While this section is light on plot and focused on the action sequences, the story finally gets rolling again when Midoriya and Melissa reach the top of the tower. While there can’t be any major developments as the film can’t affect the franchise’s main story in any way, it does start to tie the most recent two TV seasons together, pitting the ideals of those who are stuck in the past and want to relive the good old days against the rise of a new generation with their own different ideas of what it means to be a hero. As we hit this climax, the film takes a turn for the better, ending with a clash between the villain and our bunch of heroes that pairs up Midoriya and All Might in an amazing battle scene that we have been waiting for, for some time.
It’s clear that a lot of the animation budget was saved for this scene, as we see the action become more dynamic, with a greater variety of effects and shot types. The rest of the film (apart from the opening prologue) is rather drab in comparison and doesn’t do the franchise justice, often looking worse than the TV series. While I-Island itself is colourful, the majority of the film is spent running through dull, grey corridors and darkened rooms, with very little to do in the background department. Even in the earlier I-Island scenes, detail is sparse, particularly when you look at characters in long shots.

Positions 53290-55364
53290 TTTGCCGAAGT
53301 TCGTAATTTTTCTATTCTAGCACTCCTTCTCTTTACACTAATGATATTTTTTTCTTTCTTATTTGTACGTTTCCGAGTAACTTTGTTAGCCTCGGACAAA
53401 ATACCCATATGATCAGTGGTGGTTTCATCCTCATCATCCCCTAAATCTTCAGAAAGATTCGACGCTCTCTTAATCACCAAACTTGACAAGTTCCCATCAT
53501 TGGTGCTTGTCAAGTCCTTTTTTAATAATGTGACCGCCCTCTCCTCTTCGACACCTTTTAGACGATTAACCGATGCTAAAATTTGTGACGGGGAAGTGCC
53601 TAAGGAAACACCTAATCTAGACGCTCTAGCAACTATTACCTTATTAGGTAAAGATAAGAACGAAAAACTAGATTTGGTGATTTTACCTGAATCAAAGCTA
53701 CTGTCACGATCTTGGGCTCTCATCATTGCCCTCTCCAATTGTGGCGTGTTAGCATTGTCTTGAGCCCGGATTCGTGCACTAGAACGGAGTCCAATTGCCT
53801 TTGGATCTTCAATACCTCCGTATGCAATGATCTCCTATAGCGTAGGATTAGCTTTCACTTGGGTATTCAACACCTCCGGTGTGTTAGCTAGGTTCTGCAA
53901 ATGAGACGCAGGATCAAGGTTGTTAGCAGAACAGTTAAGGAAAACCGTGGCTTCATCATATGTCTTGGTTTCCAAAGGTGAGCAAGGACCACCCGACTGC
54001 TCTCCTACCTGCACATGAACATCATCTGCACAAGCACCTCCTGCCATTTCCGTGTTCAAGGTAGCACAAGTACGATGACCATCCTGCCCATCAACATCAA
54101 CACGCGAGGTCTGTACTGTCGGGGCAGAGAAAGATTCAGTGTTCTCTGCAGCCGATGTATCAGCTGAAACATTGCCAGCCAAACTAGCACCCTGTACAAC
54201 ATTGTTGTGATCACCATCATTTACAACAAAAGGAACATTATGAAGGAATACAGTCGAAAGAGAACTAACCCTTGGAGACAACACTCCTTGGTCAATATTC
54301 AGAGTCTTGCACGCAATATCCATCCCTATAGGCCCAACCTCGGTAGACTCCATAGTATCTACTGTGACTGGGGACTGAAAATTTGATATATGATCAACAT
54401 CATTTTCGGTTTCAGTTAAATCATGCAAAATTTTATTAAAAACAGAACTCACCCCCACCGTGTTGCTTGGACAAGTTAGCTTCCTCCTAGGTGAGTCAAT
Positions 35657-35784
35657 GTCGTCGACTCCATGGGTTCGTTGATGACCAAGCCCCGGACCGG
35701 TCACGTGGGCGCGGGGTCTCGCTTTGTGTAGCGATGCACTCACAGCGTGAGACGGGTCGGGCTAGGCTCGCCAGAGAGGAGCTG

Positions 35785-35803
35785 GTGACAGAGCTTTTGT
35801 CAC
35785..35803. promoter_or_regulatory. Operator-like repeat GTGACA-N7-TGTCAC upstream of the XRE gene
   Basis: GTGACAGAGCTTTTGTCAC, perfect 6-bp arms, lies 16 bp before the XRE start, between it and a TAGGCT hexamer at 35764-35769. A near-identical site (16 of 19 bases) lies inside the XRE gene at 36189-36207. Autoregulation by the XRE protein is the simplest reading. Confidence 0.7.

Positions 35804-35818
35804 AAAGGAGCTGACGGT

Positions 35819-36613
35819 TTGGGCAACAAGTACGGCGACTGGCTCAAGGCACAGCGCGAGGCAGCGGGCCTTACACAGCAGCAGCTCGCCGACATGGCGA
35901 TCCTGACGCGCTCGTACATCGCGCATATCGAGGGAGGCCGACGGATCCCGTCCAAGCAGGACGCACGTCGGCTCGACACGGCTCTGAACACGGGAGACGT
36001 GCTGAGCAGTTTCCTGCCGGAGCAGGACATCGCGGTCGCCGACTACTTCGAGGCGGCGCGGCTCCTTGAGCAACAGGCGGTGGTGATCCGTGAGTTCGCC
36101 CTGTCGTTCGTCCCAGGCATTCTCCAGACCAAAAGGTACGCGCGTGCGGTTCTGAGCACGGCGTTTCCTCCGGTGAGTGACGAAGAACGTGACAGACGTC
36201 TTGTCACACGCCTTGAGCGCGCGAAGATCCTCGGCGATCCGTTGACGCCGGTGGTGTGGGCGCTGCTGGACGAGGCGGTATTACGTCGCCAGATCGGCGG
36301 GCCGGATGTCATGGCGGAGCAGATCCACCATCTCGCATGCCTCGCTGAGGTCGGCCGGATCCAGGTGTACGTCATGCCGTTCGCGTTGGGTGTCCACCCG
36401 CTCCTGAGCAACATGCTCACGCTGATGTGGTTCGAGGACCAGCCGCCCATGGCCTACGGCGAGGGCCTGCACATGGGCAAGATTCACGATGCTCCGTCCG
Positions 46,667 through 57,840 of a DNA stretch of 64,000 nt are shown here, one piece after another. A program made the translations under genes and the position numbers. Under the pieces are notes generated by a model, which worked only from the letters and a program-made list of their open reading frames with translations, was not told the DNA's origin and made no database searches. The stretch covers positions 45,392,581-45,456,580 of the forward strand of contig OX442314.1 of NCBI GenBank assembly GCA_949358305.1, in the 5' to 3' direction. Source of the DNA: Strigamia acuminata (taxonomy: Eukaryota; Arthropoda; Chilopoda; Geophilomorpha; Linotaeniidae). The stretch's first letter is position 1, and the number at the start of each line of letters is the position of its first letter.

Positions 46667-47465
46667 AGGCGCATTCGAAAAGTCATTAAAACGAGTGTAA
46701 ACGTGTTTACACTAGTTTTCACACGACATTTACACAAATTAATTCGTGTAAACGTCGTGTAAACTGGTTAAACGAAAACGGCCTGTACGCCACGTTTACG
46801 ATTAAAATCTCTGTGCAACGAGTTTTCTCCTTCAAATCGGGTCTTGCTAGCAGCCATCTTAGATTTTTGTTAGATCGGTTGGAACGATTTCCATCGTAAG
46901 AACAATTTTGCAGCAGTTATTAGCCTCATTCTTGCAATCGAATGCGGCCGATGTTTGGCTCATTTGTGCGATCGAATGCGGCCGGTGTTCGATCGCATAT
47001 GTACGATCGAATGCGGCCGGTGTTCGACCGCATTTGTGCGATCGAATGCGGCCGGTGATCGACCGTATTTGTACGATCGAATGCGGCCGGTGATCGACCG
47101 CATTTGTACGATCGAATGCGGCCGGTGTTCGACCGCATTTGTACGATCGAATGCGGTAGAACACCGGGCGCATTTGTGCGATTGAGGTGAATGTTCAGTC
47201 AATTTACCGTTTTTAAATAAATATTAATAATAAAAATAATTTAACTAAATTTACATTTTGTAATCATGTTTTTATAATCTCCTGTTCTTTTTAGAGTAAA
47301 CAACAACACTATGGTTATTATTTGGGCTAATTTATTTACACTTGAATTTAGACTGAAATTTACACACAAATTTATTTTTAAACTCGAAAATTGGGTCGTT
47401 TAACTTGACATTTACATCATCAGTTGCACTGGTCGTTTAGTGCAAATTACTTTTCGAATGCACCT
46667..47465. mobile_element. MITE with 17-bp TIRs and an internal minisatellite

Thankfully Yuki Hayashi’s soundtrack to the film is very much up to scratch, using a lot of the music from the main series that will please fans who will be able to identify some of the more punchier battle themes. The Japanese voice cast still does a lot of great work, and I personally prefer the Japanese to the English dub, the latter of which just doesn’t gel with me. The mispronunciation of character names is a particular annoyance, which seems more to do with the ADR direction than the delivery from the voice actors themselves. It’s clearly been Americanised, and I occasionally did not understand what some characters were saying or who they were referencing because of it.
Manga Entertainment’s release of the film comes in three flavours: a limited edition SteelBook Blu-ray, a standard Blu-ray, and a standard DVD. All releases carry the Japanese dub with English subtitles and the English dub, and there are no extras to speak of with this release.
Overall, My Hero Academia: Two Heroes is a standard franchise film that gives a bit more of the series to the fans eagerly awaiting the next instalment. As a result, I don’t think this is something someone would be interested in unless they’ve seen the anime or read the manga, even though it does try to be more open to newcomers. While it does spend too long on introducing all the different characters and setting the scene, once it gets going, it proves to be a decent experience, with the true highlights being the prologue involving All Might’s past and the climactic battle at the very end. If you are a fan, this might be worth getting just to see those scenes, but otherwise it doesn’t do anything special and, with no real impact on the series as a whole, you’re not missing out if you do pass up on this.